In this section the von Mises naive Bayes (vMNB) clas-sifier is introduced, which uses univariate von Mises dis-tributions to model the conditional probability density functions of the angular variables. Next, the von M i s e s -Fisher naive Bayes (vMFNB) classifier is presented, where the conditional density functions of directional variables are modeled using multivariate von Mises-Fisher distri-butions. We derive the decision functions for each case and study the decision surfaces. Derivations of the decision functions and the surfaces that they induce are detailed in the Appendices 1 and 2. Hybrid scenarios with continuous and discrete predictive variables modeled using different probability distributions are a frequent occurrence in supervised classification. Therefore, we investigate the hybrid NB classifier in Sects. 3.4 and 3.5, where the pre-dictive variables are modeled using directional distribu-tions and discrete or Gaussian distribudistribu-tions. Finally, the selective naive Bayes (SelNB) classifier is adapted to work with directional distributions in Sect. 3.6.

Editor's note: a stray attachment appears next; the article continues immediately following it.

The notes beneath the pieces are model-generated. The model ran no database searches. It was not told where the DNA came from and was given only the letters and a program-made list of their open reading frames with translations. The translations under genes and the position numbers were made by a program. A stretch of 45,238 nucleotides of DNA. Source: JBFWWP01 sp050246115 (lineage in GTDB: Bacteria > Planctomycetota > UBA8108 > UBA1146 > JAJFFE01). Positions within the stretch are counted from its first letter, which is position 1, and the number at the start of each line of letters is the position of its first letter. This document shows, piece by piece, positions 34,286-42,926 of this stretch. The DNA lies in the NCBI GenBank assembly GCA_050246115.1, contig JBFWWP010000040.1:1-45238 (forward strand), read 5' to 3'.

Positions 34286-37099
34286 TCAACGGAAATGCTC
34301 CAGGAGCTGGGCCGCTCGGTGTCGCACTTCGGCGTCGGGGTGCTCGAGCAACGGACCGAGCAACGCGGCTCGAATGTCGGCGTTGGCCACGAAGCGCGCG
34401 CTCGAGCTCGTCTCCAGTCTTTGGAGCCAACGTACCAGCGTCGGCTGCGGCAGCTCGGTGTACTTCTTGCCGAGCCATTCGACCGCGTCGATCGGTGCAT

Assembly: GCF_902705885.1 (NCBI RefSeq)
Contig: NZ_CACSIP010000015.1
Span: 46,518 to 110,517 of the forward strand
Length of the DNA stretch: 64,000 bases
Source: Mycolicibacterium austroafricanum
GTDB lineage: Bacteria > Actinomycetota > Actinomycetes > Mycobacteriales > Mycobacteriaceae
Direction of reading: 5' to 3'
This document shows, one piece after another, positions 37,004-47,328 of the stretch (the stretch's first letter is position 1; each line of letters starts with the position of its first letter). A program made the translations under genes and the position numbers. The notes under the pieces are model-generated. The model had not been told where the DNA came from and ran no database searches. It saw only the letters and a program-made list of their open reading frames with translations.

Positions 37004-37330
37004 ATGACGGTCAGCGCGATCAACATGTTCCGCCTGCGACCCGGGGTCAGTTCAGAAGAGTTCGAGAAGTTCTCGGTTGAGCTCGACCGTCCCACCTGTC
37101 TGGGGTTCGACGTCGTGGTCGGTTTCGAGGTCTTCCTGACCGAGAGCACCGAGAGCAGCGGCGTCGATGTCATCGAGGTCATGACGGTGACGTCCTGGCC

3.1 The naive Bayes classifier

One of the simplest models for supervised classification is the naive Bayes [18, 51]. A NB classifier has two types of variables: the class variable C and a set of predictive variables X = {X1,.. .,Xd,Xd+1, • • -,Xn}. The class vari-able C is discrete and takes values in the set Q(C). The predictive variables can be divided into two sets: the set of discrete variables {X1,.. .,Xd} and the set of continuous variables {Xd+1, • • -,Xn}. NB assumes that all the predic-tive variables are conditionally independent given the class variable:

p(C = c|X = X)

d n Odp(C = c) p(Xi = xi\C = c)

fXi\C=c(xi)-i=1 i=d+1

Although conditional independence is a strong assumption, the NB classifier has shown competitive accuracies and surprisingly good results in a lot of real world problems [14]. NB uses the maximum a posteriori decision rule to assign a class value c* to a new instance X : c* = argmaxc eQ(C)p(C = c|X = X), and

p(C=1\X = X)=p(C = 2\X = X),

r(X) =p(C=1\X = X) -p(C = 2\X = X)